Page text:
The Poison of Polygamy
Sydney Theatre Company
Rating: Three stars (out of 5)
Bringing Wong Shee Ping’s 1910 serialised story The Poison of Polygamy, thought to be the first Chinese-authored Australian novel, to the stage opens a multitude of avenues to explore the central premise of the book, the chasm in understanding between Western and Chinese thought and cultural practice.
It’s a shame then, that in trying to address them all, the play has, at best, created a narrative haunted by the inequity and incompleteness of its exploration. Promising ideas of the nuanced role of Chinese Australians in Australia’s colonial history and the tribulations of integration for the immigrant gold panners from around the world are only hinted at in throwaway lines. In a text spanning decades and continents I yearned for more detail.
This story has real resonance for a more diverse, modern Australian audience. The play, commissioned by Sydney Theatre Company (with Queensland’s La Boite Theatre as a co-producer), was created by Thai-Australian playwright Anchuli Felicia King (White Pearl, 2019, STC) when she was the Patrick White Fellow at the STC.
This story has real resonance for a more diverse, modern Australian audience.
King and director Courtney Stewart (Top Cot, 2022, STC) work hard to draw out those narrative threads in this performance in the round at The Wharf Theatre. Deborah Brown’s choreography, combined with James Lew’s minimalist and dynamic set design, demonstrated a deft understanding of the strengths of playing in the round. Each scene felt like a real moment with dimensions visible on every side, and with an entire world that existed beyond, begging to be realised.
James Lew's minimalist, dynamic set design demonstrated a deft understanding of playing in the round.PRUDENCE UPTON/STC
As The Poison of Polygamy opens, The Preacher, played by Shan-Ree Tan, immediately draws the audience into a debate. We are the West and he is the ghost of a Chinese Christian preacher, existing both within our “Western” world view and on the opposing side. Following a short sermon, he tells a story to persuade us against Chinese polygamy.
He tells the story of Sleep-Sick (also played by Shan-Ree Tan, seamlessly transitioning into this second role), a reprehensible character motivated only by vice. Sleep-Sick departs his home in Guangdong, southern China, for the Australian gold fields to escape his poverty, promising to send funds back for his wife, Ma (played with subdued strength by Merlynn Tong).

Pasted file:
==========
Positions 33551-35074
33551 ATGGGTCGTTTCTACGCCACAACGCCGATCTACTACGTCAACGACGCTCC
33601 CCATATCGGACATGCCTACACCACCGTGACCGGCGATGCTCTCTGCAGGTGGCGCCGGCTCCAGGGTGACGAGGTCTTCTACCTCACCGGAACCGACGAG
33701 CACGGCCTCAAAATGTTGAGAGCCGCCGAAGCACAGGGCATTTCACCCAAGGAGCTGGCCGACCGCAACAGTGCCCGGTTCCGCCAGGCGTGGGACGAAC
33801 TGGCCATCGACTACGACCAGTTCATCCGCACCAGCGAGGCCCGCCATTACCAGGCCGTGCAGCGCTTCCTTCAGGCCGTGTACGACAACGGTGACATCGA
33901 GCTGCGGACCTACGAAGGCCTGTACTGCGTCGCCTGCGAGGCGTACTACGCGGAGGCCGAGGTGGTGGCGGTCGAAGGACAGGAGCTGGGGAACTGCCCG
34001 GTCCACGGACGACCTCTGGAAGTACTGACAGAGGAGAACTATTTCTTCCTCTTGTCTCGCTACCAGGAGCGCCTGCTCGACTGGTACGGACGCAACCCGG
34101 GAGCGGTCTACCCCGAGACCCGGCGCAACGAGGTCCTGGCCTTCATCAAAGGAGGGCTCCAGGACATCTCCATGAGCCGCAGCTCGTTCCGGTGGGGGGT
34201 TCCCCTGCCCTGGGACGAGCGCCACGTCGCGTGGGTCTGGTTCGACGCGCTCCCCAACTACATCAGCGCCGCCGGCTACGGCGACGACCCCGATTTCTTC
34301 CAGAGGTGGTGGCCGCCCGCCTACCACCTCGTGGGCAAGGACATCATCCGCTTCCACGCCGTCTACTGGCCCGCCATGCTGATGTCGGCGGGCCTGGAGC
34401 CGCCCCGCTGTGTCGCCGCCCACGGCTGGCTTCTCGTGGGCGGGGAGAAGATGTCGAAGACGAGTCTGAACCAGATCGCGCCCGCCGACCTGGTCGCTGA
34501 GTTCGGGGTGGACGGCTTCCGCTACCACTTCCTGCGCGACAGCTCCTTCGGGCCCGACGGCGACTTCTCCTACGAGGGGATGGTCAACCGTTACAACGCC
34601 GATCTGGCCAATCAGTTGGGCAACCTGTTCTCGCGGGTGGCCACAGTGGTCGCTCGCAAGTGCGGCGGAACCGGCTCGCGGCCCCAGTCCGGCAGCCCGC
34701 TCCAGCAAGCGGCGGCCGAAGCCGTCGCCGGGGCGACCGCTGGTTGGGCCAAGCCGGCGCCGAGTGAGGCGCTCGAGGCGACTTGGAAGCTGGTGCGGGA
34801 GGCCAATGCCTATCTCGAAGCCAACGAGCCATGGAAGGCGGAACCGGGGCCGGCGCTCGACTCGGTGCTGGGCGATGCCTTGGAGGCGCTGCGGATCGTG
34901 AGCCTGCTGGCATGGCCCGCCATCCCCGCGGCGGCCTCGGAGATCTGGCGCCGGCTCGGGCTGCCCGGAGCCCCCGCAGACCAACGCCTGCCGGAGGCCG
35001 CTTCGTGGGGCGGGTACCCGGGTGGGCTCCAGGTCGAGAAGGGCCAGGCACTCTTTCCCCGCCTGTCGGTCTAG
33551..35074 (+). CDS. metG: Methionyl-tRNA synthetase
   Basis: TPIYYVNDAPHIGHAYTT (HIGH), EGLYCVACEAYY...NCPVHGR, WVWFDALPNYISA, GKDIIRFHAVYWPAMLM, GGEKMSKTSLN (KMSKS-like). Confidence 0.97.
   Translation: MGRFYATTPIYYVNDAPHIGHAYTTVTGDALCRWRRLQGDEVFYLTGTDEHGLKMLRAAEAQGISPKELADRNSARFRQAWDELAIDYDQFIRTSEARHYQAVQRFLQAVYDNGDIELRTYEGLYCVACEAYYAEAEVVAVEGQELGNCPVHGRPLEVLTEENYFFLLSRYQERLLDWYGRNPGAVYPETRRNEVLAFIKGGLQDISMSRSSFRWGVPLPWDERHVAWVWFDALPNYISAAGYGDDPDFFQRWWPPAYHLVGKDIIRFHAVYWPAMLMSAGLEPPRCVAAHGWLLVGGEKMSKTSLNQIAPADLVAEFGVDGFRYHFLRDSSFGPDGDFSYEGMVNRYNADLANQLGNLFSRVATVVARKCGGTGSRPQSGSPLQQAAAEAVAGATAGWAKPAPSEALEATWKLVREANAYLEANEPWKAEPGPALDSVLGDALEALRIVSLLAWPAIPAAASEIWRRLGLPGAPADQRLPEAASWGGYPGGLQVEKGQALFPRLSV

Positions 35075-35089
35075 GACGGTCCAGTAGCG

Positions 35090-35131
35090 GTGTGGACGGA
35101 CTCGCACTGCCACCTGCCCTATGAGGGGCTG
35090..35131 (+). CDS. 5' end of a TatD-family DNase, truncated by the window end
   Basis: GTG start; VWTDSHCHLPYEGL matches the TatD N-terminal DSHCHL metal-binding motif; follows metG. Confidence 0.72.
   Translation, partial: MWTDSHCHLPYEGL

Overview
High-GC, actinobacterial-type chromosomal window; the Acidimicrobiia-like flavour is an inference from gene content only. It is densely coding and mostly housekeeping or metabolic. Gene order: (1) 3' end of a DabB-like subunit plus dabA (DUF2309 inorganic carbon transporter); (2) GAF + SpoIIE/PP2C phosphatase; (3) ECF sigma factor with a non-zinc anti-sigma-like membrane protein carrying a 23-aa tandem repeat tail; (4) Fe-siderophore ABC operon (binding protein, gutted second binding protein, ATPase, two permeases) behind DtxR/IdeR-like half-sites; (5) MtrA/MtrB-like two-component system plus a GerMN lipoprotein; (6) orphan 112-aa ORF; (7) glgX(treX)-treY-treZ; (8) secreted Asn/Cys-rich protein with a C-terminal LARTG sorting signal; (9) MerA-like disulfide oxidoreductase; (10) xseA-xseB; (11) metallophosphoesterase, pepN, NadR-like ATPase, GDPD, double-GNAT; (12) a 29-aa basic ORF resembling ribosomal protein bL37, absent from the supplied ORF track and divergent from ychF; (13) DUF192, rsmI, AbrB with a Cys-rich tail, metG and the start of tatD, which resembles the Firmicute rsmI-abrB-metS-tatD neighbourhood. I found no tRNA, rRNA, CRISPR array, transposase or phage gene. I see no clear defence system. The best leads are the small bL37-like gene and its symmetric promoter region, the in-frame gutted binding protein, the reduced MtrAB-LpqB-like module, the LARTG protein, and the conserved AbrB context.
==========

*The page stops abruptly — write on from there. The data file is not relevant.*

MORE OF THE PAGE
On the way, he gathers a group of friends, the poet Song (played with sharp humour and candour by Gareth Yuen), the businessman Ching (Ray Chong Nee), and the farmer Chan (Silvan Rus). They become inseparable despite Sleep-Sick’s disastrous impact on each of their lives. Eventually, though he had promised Ma to remain faithful, he takes a concubine named Tsiu Hei, played by Kimie Tsukakoshi in a performance sliding between confidence and caricature.
With Tsiu Hei’s introduction, the play shifts. Up to this point, the story has been told exclusively by the proselytising preacher, but with Hei’s arrival, another ghost enters the narrative. Tsukakoshi’s Hei, exuding confident but jarringly pompous flair, challenges the Preacher.
This story has real resonance for a more diverse, modern Australian audience. PRUDENCE UPTON/STC
The power of the play resides in this fascinating dichotomy: The Preacher, who reflects author Wong’s modernising, Christian ethos, and Hei the concubine who reflects the villains in moral literature, especially women, who tempt protagonists into sin. Before, she was a demonised archetype in The Preacher’s sermon, a means to an end, but King and Stewart redeem her by imposing her perspective on the original narrative and questioning what voices have been unjustly silenced, both in history and in art.
The remainder of the play stages a battle for dominance between these two narrators. As Sleep-Sick’s comedic tragedy takes its final turns, the floor that was once the Preacher’s falls away. The Concubine’s voice rises.
The play explores a number of historical conflicts but they are not given equal attention. In politics, for example, Sleep-Sick’s friend Song tries to set up a group to advocate for Chinese Australians’ rights as he simultaneously ridicules the First Nations’ peoples as “spear-wielding savages”.
Though we get some glimpses of the play’s world and racial relationships in Australia in Song’s wishes and diatribe, the resultant picture is spotty and disappointing. The world the play is trying to convey is quickly left behind, leaving me, at times, internally begging for the characters to “tell me more!”
So many promising quandaries, so many unfinished threads.